What’s Behind China’s Religious Resurgence?
Wednesday, November 17, 2010
The vast populace of China is experiencing a new purchasing power fueled by changing economic policies. Meanwhile, China watchers are reporting another lifestyle shift in the world’s third largest country: the resurgence of organized religion. James Carter, Ph.D., professor of history and director of the international relations program at Saint Joseph’s University in Philadelphia, says this phenomenon is a legacy of the opening and liberalization of China that began after Mao Tse Dong, Supreme Leader of the communist nation, died in 1976.
According to Carter, there are two different phenomena at work in the current religious resurgence. “Individual interest in religion appears to be growing dramatically. The reasons for this, I think, are not very different from the reasons organized religions ever grow: people are seeking to fill a spiritual void in their life or are looking to find a social community, or may be trying to connect to a cultural or family tradition.”
The decline of communism as a living ideology has left many people searching for something to provide meaning, Carter says. “The state formally espouses capitalism and advocates very capitalistic policies. This undermines the credibility of the government, and people have turned to religion to take the place of the state at the center of their lives.”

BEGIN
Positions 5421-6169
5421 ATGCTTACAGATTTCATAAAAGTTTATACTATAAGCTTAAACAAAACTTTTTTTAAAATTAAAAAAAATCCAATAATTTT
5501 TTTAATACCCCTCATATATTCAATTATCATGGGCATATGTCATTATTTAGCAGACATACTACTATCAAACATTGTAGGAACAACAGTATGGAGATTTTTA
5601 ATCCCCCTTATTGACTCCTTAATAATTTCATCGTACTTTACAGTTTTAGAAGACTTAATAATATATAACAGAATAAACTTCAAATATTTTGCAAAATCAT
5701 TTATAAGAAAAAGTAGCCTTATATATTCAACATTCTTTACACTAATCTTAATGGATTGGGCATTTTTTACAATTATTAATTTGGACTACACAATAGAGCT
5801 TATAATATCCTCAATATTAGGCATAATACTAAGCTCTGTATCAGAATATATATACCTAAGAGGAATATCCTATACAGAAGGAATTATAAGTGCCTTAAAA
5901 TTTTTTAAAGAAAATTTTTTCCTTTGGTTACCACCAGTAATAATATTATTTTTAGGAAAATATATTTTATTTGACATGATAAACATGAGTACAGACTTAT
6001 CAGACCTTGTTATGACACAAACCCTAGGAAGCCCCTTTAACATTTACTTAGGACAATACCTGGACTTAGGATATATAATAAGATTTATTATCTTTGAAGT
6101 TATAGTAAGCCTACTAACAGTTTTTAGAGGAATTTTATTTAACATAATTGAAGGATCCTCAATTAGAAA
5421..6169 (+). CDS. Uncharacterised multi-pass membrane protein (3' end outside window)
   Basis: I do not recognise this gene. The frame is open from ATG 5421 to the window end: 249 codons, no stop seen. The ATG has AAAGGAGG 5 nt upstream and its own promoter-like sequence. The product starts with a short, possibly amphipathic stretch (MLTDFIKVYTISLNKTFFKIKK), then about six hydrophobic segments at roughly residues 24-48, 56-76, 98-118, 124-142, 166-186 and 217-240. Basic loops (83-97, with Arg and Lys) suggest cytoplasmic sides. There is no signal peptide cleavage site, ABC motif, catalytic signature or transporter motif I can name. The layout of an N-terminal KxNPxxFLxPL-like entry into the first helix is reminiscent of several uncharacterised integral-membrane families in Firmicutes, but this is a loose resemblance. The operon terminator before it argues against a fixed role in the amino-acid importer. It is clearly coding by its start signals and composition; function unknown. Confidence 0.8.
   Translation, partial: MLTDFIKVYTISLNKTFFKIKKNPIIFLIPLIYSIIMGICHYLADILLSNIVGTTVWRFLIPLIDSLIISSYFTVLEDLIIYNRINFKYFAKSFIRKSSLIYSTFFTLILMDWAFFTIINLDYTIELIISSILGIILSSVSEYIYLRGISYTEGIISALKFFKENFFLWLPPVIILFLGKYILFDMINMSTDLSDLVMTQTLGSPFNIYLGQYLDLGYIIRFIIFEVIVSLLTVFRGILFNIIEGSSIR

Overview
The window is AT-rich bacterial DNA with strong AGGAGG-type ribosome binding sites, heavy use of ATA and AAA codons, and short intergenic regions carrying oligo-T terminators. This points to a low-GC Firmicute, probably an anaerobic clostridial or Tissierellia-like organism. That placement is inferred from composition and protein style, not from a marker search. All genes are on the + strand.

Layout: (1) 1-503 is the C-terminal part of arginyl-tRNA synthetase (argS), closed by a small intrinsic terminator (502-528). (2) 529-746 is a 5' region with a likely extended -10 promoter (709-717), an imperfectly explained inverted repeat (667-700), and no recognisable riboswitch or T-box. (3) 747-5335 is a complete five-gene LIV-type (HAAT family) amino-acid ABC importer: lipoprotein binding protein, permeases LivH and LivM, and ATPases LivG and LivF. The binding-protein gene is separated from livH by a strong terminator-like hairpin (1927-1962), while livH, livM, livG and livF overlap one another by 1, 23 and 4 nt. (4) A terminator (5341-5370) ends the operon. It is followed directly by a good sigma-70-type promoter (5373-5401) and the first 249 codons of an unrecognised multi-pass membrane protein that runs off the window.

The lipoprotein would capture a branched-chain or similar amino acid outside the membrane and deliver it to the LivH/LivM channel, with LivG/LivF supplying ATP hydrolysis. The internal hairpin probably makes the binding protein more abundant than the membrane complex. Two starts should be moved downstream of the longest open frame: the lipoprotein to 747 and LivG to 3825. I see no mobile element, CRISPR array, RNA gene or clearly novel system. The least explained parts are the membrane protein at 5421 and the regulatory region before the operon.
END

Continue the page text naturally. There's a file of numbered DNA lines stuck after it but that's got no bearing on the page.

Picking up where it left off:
The second is tied to China’s huge economy. “There is a desire for tourist dollars and putting a nice face forward,” Carter says. “Religious sites across China – mainly Buddhist and Daoist temples – have been rehabilitated and are being promoted as important tourist destinations for both domestic and foreign visitors. This has increased the prominence of many of these institutions, which has also encouraged the interest in religion.”
Carter is the author of Heart of Buddha, Heart of China (Oxford University Press), a book that chronicles the life of Tanxu, a 20th century Buddhist monk who founded Buddhist temples throughout China before the Communist Party came to power. “Tanxu believed that Buddhism would provide a strong moral foundation for the country during this turbulent period in its history,” Carter says. “It is interesting that many of the same principles that are at work in the current revival of religion – mainly Buddhism – were at work in the earlier 20th century revival.”
An expert in 20th century China, Carter has lived and traveled widely there. He is the chief editor of the journal Twentieth-Century China. He can be reached for comment at firstname.lastname@example.org, 610-660-1988, or by calling the Office of University Communications at 610-660-3240.